The Danish Environmental Economics Council has released its yearly report and it shows that reductions in greenhouse gas emissions are least costly in the agricultural sector.
The EU quota system on greenhouse gas emissions dictates that Denmark must reduce emissions by 39% by 2030 in the so-called non-quota sector, i.e. agriculture, transport, and buildings. The agricultural sector is summarized in carbon dioxide equivalents, including gases like methane, perfluorocarbons, and nitrous oxide. The transportation sector includes all types of vehicles. Buildings’ primary emissions are related to heating and producing building materials like concrete.
The report shows the cheapest way to obtain the largest quantitative emission reductions. Reduction costs in agriculture turns out to be relatively low, due to the fact that they are not directly regulated in the first place.
The report suggests that taxes in the agricultural sector be raised dramatically, which some media translated to a “tax on cows.” This is over simplifying things, but it actually does make some sense because passenger cars with internal combustion engines are already heavily taxed (which is also why EVs are slightly taxed to make sure nobody buys them and destroys the tax income from ICE-cars). Thus, further reductions of emissions from cars will be economically very costly as opposed to applying a tax to the some 500,000 dairy cattle in the country, and use that money to convert “farts to fuel,” so to speak.
The report shows that it will cost $40 per 1 ton CO2e (equivalents) reduction in the agricultural sector compared to $500 per 1 ton CO2 further reduction in the transportation sector.
With the agriculture, transport, and building sectors responsible for approximately one-third of all emissions each, it would perhaps make sense to tax the agricultural sector more. However, the government is not keen to implement this kind of taxation on the agricultural sector, with the argument that too many in the industry would go bankrupt, which in turn would spur heavy costs in government compensation.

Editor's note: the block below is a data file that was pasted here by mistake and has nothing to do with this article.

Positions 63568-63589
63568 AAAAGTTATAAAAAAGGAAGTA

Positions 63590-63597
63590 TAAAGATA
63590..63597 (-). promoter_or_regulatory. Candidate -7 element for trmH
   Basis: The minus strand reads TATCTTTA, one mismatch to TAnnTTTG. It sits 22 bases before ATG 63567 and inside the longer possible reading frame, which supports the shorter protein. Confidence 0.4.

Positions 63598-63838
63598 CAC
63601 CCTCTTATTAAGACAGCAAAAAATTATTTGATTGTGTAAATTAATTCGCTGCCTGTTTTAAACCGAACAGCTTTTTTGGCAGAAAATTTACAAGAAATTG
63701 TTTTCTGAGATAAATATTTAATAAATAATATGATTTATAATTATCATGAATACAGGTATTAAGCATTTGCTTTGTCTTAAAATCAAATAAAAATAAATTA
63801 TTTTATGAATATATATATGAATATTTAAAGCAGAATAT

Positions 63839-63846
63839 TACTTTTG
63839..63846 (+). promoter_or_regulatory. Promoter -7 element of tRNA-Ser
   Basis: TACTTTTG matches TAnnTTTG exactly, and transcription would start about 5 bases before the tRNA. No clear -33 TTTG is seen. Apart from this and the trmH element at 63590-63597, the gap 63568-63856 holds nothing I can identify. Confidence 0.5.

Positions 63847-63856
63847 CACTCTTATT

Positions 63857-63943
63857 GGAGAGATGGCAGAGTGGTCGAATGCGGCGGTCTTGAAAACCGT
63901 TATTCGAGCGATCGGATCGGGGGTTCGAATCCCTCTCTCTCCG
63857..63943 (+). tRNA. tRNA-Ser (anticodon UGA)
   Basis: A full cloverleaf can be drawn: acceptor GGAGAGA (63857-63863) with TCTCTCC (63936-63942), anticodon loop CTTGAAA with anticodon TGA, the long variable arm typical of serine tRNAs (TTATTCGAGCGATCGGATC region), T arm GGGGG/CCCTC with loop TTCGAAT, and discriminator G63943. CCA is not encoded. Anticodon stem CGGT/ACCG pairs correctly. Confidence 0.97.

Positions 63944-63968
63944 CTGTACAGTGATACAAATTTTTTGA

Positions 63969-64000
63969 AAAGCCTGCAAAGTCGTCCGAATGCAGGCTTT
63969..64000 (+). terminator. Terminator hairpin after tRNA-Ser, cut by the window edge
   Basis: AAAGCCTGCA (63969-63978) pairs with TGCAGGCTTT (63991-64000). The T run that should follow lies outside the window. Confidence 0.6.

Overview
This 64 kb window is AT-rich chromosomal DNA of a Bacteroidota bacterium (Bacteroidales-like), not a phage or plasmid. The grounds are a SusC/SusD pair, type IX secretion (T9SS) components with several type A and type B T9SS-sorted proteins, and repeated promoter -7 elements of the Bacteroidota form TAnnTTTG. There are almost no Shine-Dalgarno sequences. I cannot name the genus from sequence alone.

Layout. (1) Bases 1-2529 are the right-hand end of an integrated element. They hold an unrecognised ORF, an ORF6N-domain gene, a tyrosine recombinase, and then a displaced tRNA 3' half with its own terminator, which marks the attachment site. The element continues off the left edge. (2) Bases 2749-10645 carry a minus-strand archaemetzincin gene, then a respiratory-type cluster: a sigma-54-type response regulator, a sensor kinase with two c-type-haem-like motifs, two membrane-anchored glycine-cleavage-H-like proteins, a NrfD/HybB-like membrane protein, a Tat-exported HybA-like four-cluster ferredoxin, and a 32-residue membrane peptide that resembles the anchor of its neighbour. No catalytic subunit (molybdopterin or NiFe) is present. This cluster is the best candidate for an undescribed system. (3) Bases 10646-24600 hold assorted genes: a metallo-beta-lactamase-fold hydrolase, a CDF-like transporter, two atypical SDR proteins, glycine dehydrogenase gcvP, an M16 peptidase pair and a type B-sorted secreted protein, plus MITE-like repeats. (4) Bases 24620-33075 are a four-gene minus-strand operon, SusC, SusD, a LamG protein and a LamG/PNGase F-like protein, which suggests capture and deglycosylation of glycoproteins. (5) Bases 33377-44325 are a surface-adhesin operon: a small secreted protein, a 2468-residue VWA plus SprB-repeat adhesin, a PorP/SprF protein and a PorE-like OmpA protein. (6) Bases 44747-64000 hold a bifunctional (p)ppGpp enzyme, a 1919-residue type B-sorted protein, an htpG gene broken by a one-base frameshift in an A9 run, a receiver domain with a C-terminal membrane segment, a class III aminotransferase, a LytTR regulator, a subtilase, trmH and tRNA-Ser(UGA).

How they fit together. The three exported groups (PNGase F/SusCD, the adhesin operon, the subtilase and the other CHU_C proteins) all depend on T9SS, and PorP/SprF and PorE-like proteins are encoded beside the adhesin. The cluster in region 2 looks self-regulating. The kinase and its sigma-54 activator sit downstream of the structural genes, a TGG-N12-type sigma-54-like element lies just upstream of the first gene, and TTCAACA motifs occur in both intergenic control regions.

According to DR News, the president of the organization Agriculture & Food, Martin Merrild, rejects the proposal more bluntly, calling it: “completely insane!”
Ingeniøren reports that CEO Lars Aagaard of the organization Danish Energy criticizes the lack of considering electric cars:
“If the council had chosen to analyze a more targeted promotion of electric cars, they would have found far lower costs of making the shift in the transportation sector … in the longer term through a general reorganization of car taxation”
Well, at least this report shows very clearly that we should be careful to not only talk about electric cars saving the world, but to take in all available information and compare all the bits and pieces. Not an easy task, but necessary nonetheless.
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